There are a million and one posts out there on how to become more successful in life, but the vast majority of them share the same basic flaw: they proceed as if success were easy to define.

You can spot in an instant if a person is tall or short, fair or dark, but what does it mean to say a person is successful? For one individual, doing well in life is all about material wealth; for another, the key is being acknowledged for professional contributions; while for yet another, the happiness of family and friends is paramount.

Success, if it has a definition, means being the best version of yourself you can be. It means living up to your ideals. And for this reason, most one-size-fits-all success tips are useless.

What does the best version of yourself look like?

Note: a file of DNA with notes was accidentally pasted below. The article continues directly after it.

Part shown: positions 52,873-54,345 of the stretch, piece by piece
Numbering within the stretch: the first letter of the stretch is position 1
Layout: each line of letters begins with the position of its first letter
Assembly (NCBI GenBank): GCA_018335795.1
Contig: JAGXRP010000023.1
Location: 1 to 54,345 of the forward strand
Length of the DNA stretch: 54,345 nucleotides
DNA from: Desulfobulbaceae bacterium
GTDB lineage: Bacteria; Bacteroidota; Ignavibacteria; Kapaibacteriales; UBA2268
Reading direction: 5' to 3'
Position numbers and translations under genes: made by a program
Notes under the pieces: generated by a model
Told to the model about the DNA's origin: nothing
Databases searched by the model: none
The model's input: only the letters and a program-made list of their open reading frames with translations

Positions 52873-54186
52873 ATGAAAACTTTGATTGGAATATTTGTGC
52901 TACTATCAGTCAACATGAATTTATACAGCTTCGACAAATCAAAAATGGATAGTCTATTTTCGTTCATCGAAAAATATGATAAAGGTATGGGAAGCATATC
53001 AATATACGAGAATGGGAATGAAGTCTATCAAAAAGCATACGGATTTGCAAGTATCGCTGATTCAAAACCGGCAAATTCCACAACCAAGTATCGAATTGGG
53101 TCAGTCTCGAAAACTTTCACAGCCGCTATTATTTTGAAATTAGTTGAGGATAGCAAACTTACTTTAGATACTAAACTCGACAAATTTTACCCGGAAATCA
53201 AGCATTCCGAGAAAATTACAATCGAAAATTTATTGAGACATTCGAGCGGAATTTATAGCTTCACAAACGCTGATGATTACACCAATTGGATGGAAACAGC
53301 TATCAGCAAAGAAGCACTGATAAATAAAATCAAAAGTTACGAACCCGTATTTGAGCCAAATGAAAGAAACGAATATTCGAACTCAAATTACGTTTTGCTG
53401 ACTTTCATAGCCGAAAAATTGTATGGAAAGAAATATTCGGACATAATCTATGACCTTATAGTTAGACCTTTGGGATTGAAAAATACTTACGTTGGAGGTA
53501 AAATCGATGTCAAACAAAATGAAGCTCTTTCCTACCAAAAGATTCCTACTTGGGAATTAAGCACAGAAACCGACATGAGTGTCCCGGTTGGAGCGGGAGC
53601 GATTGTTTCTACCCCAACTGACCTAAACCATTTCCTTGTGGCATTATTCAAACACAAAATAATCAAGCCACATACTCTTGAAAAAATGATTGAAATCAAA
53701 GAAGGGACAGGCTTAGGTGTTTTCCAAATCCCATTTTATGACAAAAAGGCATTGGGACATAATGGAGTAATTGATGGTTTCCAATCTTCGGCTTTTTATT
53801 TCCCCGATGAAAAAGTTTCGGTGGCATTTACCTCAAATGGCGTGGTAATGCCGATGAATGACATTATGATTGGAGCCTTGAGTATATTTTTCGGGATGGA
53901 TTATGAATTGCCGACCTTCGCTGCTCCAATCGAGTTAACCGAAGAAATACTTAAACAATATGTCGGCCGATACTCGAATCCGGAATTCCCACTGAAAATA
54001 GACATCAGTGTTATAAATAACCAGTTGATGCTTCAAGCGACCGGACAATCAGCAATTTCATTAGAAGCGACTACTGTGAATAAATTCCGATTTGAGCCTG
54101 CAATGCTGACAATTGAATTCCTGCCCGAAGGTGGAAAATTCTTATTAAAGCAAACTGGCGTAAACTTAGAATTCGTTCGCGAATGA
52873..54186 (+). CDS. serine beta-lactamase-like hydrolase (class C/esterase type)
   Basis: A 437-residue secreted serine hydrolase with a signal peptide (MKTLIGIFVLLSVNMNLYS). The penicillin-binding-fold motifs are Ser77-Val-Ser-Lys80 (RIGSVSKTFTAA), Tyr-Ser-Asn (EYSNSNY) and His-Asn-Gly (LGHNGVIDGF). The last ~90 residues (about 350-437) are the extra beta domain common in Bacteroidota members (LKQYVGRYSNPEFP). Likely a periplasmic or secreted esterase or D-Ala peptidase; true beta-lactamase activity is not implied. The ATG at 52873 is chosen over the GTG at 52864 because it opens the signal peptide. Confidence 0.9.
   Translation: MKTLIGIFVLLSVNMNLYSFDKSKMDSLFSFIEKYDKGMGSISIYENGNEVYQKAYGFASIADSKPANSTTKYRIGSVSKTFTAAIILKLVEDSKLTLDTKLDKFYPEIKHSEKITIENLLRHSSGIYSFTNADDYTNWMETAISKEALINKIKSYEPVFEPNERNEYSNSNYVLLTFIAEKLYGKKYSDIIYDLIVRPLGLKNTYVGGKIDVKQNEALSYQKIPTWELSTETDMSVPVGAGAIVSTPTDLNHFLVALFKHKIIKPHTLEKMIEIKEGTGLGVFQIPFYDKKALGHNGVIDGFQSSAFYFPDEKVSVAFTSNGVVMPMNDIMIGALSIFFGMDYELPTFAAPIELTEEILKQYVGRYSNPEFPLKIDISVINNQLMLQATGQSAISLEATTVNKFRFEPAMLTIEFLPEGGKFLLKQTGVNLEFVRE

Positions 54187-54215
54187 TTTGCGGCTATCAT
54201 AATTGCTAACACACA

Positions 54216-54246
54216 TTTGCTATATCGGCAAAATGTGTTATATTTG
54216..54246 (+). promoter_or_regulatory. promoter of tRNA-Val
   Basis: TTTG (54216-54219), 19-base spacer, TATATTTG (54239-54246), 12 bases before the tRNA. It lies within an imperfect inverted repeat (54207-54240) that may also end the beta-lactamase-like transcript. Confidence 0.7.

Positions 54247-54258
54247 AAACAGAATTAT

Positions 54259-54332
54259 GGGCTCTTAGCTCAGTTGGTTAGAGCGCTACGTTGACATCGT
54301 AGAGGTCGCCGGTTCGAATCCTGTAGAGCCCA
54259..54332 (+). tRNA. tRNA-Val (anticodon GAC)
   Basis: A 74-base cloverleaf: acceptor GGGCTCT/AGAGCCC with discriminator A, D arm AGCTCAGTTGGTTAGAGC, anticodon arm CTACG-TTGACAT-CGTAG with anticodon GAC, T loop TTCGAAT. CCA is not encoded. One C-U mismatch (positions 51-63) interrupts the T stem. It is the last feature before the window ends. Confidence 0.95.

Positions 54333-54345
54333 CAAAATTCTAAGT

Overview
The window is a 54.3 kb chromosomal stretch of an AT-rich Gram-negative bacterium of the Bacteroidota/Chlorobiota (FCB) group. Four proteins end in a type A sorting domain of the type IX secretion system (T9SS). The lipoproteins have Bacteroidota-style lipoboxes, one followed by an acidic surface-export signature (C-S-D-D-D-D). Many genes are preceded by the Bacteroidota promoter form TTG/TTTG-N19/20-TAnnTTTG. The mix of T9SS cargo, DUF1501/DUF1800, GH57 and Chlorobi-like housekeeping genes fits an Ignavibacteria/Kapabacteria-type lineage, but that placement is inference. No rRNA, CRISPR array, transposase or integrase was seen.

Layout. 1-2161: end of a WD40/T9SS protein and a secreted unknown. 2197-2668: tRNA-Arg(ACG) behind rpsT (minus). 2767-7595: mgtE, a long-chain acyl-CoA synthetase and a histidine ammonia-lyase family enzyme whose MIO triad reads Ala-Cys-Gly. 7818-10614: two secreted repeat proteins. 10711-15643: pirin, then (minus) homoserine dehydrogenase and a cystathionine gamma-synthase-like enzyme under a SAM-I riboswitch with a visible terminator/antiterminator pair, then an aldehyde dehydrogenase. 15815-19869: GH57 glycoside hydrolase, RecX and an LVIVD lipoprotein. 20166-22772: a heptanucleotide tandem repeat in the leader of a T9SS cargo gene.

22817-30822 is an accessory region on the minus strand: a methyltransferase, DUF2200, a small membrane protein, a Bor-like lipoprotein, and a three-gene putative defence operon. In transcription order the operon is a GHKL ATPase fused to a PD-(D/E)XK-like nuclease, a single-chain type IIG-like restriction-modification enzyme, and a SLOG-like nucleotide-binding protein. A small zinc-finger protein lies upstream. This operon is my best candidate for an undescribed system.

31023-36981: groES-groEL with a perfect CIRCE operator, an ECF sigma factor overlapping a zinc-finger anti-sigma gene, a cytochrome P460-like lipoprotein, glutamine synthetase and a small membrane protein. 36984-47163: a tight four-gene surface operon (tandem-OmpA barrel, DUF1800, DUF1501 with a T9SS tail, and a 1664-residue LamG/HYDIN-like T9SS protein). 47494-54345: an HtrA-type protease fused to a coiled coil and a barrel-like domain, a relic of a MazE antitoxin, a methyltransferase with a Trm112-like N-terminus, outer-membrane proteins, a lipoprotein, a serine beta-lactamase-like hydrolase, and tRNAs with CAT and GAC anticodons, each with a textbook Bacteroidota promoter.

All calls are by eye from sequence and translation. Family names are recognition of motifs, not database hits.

Does that mean you should give up trying to be successful though? Probably not. While chasing society's definition of "success" isn't success in any real sense, we should all still strive to chase our own personal definition of the concept. How do you do that? Dr. Julia Lee, a postdoctoral fellow at the Ross School of Business, offered a useful suggestion at Google's re:Work 2016 event.

The complete idea can be found in the short video below, but the basic exercise on offer is this: first, write down a description of your own best self, who you'd be if you lived by your own best impulses and highest ideals; then get others around you to share stories of when you contributed positively to their lives; next, analyze the results to see what themes and characteristics keep reappearing in the stories; finally create a "best self-portrait."

This simple, four-step process not only forces you to focus on what's important to you, but it also offers positive reinforcement that helps you believe you can push further in this direction. And best of all for managers, if you do it together as a team, it can help people work together better and come up with better ideas, according to Lee's research. So whether you're looking to bolster your own success, or the success of your team, consider giving this exercise a shot.